english history · history

Stamford Bridge: The Last Victory of Harold II

A year in history that I find the most interesting is 1066. It is a year that changed English history and influenced the rest of European history. Also, I am a big Harold Godwinson (Harold II) fan and I think he deserves a lot more credit that what he is remembered for in history (i.e. getting killed by an arrow to the eye and losing to William). He was a good king and military leader who got put into impossible situations. Granted, he may have had some over confidence in his decision making and just plain bad luck. The whole world knew it was going to be a bad year after seeing the great comet fly through the sky (tho today we know this as Halley’s comet) providing a bad omen.

In my opinion, with just a few situations changed, the history of 1066 (and the course of English history) could have been very different.

But on the topic at hand…On this day in history, September 25, 1066, the battle of Stamford Bridge took place (sorry this is late!!). I am sure everyone has heard of the Battle of Hastings, but did you know that Harold Godwinson was involved in an intense battle against another invading force in the north just three days before William the Conqueror landed on English shores? Seriously.. What bad luck!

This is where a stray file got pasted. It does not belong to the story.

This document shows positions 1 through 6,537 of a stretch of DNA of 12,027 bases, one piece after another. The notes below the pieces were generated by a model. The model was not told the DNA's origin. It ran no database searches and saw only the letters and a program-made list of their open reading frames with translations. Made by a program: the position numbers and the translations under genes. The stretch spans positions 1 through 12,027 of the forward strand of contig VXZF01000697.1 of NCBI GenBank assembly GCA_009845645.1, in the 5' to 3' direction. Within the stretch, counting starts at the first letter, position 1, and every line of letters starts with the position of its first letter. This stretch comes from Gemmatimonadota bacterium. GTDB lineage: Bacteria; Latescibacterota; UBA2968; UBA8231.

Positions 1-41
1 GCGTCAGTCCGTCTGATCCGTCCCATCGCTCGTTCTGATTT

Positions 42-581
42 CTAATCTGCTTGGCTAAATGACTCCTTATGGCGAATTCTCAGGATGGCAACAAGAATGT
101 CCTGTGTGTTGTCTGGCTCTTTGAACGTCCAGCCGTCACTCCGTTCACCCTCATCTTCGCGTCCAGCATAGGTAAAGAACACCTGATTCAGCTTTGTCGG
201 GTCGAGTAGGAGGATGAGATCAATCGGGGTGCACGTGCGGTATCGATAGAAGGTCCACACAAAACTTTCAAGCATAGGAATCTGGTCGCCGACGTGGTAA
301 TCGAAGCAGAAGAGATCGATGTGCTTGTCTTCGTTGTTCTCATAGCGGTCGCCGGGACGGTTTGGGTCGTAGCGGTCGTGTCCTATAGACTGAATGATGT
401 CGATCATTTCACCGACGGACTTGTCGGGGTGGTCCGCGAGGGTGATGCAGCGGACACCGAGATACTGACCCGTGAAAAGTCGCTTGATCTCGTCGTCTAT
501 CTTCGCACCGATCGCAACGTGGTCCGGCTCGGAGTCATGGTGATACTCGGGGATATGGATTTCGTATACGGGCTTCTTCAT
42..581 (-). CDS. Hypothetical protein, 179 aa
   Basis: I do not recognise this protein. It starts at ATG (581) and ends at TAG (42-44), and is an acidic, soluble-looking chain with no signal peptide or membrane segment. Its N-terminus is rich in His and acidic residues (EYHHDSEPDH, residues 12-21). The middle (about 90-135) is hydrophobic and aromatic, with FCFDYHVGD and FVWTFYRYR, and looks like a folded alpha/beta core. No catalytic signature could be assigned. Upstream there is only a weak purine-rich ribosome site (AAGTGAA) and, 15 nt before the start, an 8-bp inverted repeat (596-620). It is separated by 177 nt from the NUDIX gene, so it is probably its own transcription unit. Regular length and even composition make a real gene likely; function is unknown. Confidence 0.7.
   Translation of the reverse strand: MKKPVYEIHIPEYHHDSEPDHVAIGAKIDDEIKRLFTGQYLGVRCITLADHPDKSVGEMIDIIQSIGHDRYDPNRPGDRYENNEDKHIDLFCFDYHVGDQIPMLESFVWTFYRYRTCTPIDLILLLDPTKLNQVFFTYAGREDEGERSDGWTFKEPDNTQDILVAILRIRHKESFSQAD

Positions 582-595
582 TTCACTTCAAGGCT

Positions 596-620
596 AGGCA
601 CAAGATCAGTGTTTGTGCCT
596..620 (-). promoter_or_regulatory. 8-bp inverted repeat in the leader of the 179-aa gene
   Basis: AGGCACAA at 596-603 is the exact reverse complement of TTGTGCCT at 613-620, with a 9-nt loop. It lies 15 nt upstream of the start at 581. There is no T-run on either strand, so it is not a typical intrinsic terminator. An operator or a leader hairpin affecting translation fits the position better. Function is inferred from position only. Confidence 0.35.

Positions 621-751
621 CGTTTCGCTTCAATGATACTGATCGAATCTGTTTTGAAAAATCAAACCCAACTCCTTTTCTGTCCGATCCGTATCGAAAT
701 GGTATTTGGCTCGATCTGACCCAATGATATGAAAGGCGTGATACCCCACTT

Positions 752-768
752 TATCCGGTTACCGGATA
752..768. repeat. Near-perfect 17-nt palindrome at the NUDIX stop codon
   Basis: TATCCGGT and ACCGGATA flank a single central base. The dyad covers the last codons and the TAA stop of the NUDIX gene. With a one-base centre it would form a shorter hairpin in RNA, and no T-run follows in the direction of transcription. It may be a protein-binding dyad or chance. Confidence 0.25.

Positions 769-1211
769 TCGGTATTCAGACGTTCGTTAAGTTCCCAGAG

By the 1060s Harold was one of the most important noblemen in England. He was described as an accomplished leader, strong, fashionable, honorable and amiable. He had had many military success during his lifetime so far; in 1066 he was about 44 years old. He brought his family out of exile in the early 1050s and spread the earldoms out between his brothers. One of the brothers, Tostig (who will play a part later), took control of Northumberland. Besides Mercia, all of England was under the control of the Godwine family. Harold’s claim to the English throne was actually weak, but since he was so popular and powerful in England he was named (or so it is said) the successor at Edward the Confessors deathbed and was elected by the witan. To clarify, the witan is the election of a King by the nobility and was commonplace during the Anglo-Saxon period. Harold II is crowned very quickly because others felt they had a stronger claim to the English throne…